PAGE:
Saturday, October 13, 2007
Why We Lie
Why We Lie: The Evolutionary Roots of Deception and the Unconscious Mind by David Livingstone Smith
This book was a disappointment to me. With a title so compelling I thought it would be full of great insights and examples similar to "The Blank Slate" by Steven Pinker. Instead, it is mostly a rehash of selfish gene ideas and the introduction of a supposedly new pet theory from the author which turns out to be as provocative as a cup of tea at noon in England.
Scientists have their hands tied behind their backs. They aren't allowed to state the obvious if there is no data to back it up. That's why every once in awhile you'll see some sort of headline like- "dramatic new study shows that believing in an afterlife and gathering in social groups makes people happy". Wow. Stop the world. I never would have guessed.
Smith discusses the processing of the unconscious (an idea universally accepted now and backed by neuroscience), "Social Poker", and what he calls the "Machiavellian Module". An interesting conjecture in the book is that the development of the large human brain is parallel with the use of language for social deception (social poker). With the advent of language came gossip and social maneuvering which led to a mental arms race which gave obvious Darwinian advantages and quickly led to large brains. One thing is certain- the human mind did not evolve to favor those who had the most accurate perception of reality. We are dependent on self deception to deceive others. The easiest way to deceive another is to not know you are doing it. No nervous ticks or shaking or looks give it away, when you yourself believe your lies. It would seems that our brains are so constructed to bend over backwards making sure that we believe what is most convenient to believe. Thus, somewhere in a dank paleolithic cave, the first politicians arose.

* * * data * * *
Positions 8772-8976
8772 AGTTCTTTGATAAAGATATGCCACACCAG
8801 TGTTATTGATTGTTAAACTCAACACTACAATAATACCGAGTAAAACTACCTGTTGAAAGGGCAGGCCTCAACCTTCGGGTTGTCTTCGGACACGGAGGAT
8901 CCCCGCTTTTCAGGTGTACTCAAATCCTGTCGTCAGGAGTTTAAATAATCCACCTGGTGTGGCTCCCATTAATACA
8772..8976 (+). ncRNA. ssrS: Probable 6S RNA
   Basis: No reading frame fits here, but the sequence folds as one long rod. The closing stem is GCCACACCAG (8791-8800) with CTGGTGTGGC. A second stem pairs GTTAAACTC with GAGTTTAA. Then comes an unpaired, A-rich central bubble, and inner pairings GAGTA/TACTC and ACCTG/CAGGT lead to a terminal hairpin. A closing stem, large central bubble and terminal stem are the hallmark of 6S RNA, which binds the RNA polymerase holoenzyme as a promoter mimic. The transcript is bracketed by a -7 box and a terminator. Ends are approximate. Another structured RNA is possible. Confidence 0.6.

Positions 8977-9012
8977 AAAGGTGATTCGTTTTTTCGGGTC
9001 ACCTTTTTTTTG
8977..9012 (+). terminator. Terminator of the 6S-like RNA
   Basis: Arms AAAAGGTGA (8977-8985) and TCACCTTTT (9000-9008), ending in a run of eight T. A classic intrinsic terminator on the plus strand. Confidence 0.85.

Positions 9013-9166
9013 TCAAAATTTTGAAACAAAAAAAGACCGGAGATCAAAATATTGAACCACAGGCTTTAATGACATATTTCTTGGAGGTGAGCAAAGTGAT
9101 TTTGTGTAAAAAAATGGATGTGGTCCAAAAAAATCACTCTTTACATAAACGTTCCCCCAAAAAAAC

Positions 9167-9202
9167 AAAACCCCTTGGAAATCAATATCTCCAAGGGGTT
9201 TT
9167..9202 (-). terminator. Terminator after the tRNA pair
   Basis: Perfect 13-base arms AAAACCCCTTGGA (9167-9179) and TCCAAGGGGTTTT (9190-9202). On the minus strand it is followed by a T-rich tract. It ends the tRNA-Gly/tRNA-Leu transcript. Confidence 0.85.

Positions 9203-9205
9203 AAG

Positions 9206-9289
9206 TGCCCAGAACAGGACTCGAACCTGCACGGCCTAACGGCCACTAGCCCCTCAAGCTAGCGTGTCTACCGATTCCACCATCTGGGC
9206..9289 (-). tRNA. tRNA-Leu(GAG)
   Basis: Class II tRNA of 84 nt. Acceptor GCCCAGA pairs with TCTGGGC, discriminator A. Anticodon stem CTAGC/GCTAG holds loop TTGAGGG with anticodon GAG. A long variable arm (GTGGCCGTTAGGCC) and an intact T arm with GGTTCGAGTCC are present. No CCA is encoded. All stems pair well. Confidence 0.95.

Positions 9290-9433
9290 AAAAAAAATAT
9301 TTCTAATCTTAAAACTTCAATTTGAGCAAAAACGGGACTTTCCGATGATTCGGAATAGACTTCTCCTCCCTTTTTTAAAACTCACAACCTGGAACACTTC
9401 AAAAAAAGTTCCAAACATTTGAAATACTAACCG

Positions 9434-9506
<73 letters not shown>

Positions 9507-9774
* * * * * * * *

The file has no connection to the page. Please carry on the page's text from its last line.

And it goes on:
As For Smith's personal theory, it is merely the idea that certain observed events and statements lead to later conversations which involve "Coded Narratives", which are the mind's subtle ways of suggesting things safely to others without revealing the entire hand. For instance, if you think your girlfriend is cheating, you may subconsciously mention something in front of her about infidelity, without really realizing where the urge came from. That's it. Hardly earthshattering. It becomes interesting in it's window into the unconscious however, because you can put people into groups, give them various promptings and observe how the course of the conversation parallels the promptings.
"Human nature stands in the way of understanding human nature"- Smith